Makokoba constituency Member of Parliament, Gorden Moyo says Zimbabweans’ much-lauded high literacy rate in Africa has not helped them to resist being oppressed by President Robert Mugabe since the country’s independence in April 1980.
Briefing journalists in Bulawayo last week, Moyo — a United MDC official — said Mugabe’s leadership had also plunged the country into economic depression.
“We have a country that is being led by somebody who is over 90 (years old) in this 21st Century,” Moyo said.
He said it was appalling that Zanu PF, which had some of the most educated cadres within its ranks, had stampeded to endorse Mugabe as the sole candidate for the country’s 2018 elections.
“The absurdity of it is so alarming and so scary, we don’t understand why a country that boasts of a literacy rate of over 90 percent is still making these decisions that put somebody who is hardly present, somebody who is absent in his presence.
“When he is there he is not there and that is why we saw his wife running all over the country,” Moyo said.
The former State Enterprises and Parastatals minister said despite still exuding confidence and the will to continue ruling this country, Mugabe was well past his sell-by date.
“We have a problem with him as our leader at that age. As he is unable to say the right slogan for his own party, how can he be leading us?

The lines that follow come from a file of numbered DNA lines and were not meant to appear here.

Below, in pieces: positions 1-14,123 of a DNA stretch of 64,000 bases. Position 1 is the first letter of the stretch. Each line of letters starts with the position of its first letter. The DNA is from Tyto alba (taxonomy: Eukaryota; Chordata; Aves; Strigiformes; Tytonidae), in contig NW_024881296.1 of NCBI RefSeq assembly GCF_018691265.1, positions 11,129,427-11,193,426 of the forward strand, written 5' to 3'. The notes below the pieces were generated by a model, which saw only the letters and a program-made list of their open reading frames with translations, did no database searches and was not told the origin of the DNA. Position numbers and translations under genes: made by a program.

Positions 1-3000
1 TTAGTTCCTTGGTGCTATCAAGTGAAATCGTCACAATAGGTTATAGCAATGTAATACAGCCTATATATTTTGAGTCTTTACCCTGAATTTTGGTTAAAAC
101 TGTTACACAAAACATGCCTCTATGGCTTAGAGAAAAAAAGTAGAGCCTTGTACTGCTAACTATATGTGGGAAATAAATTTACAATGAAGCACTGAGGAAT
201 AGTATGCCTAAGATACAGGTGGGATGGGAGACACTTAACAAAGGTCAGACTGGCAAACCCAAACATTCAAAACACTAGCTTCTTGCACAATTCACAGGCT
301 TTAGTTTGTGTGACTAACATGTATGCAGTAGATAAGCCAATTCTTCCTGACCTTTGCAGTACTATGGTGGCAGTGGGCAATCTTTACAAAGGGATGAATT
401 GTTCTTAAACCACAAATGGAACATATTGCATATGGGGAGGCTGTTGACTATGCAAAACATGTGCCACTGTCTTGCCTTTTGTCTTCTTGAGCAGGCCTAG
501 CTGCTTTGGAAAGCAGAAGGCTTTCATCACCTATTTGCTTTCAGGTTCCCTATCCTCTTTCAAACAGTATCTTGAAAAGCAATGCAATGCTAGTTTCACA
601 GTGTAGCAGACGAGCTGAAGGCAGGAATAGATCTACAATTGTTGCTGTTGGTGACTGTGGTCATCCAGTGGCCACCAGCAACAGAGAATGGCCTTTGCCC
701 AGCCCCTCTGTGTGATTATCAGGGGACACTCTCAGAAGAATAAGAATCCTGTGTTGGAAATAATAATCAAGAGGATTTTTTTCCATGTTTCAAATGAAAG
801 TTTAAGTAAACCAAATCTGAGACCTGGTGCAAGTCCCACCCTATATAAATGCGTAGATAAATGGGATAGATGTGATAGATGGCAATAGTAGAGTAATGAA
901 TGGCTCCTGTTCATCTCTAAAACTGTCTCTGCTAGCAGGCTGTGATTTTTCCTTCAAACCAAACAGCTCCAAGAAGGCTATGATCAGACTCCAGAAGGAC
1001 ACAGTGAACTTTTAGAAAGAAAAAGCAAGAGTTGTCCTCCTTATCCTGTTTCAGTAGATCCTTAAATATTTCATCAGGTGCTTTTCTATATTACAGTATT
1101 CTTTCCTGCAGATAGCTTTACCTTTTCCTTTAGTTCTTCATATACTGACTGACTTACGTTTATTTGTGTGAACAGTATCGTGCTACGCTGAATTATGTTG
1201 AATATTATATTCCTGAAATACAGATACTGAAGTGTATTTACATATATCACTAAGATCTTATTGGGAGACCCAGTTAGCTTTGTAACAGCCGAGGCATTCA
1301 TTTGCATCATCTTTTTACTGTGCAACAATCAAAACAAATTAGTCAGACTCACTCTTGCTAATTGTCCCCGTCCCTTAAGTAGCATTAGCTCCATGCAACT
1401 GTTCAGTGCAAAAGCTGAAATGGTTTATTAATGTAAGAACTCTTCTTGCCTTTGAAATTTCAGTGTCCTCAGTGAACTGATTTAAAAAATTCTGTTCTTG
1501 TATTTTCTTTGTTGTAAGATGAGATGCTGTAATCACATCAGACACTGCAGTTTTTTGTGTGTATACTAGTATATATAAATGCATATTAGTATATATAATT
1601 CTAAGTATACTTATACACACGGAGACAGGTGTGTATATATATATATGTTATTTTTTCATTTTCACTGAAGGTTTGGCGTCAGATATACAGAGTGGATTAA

“We have a problem with a president who is now running the country not with his Cabinet and not even his securocrats, but with his wife.
“That becomes the problem and we think that is the problem of age because before that, the man was strong and he would not accept that,” Moyo said.
He said as a result, the nonagenarian leader had failed to steer the economic ship to the shores of success after running down the economy with his decades of misrule.
“We have a serious problem of unemployment and I have not heard either from the Zim Asset document or from Finance minister Patrick Chinamasa’s budget the issue of unemployment which is soaring above 80 percent,” Moyo said, adding that under Zanu PF, the country’s future looked bleak.
Referring to the on-going chaos within the ruling party, Moyo said this was shoving the already stuttering economy further into the doldrums.
“What has happened over the last four months in Zimbabwe in the ruling party has had ripple effects on the economy. We cannot run away from it. Zanu PF is a ruling and governing party and what happens within it affects all of us,” he said.
He also accused the opposition parties of failing the nation as they disintegrated instead of stepping in at a time when Zanu PF was at its weakest.
“As opposition we showed that we are not strong, if only we were, they (Zanu PF) could not have done that (infighting) because they could have focused on us and not within themselves,” Moyo said.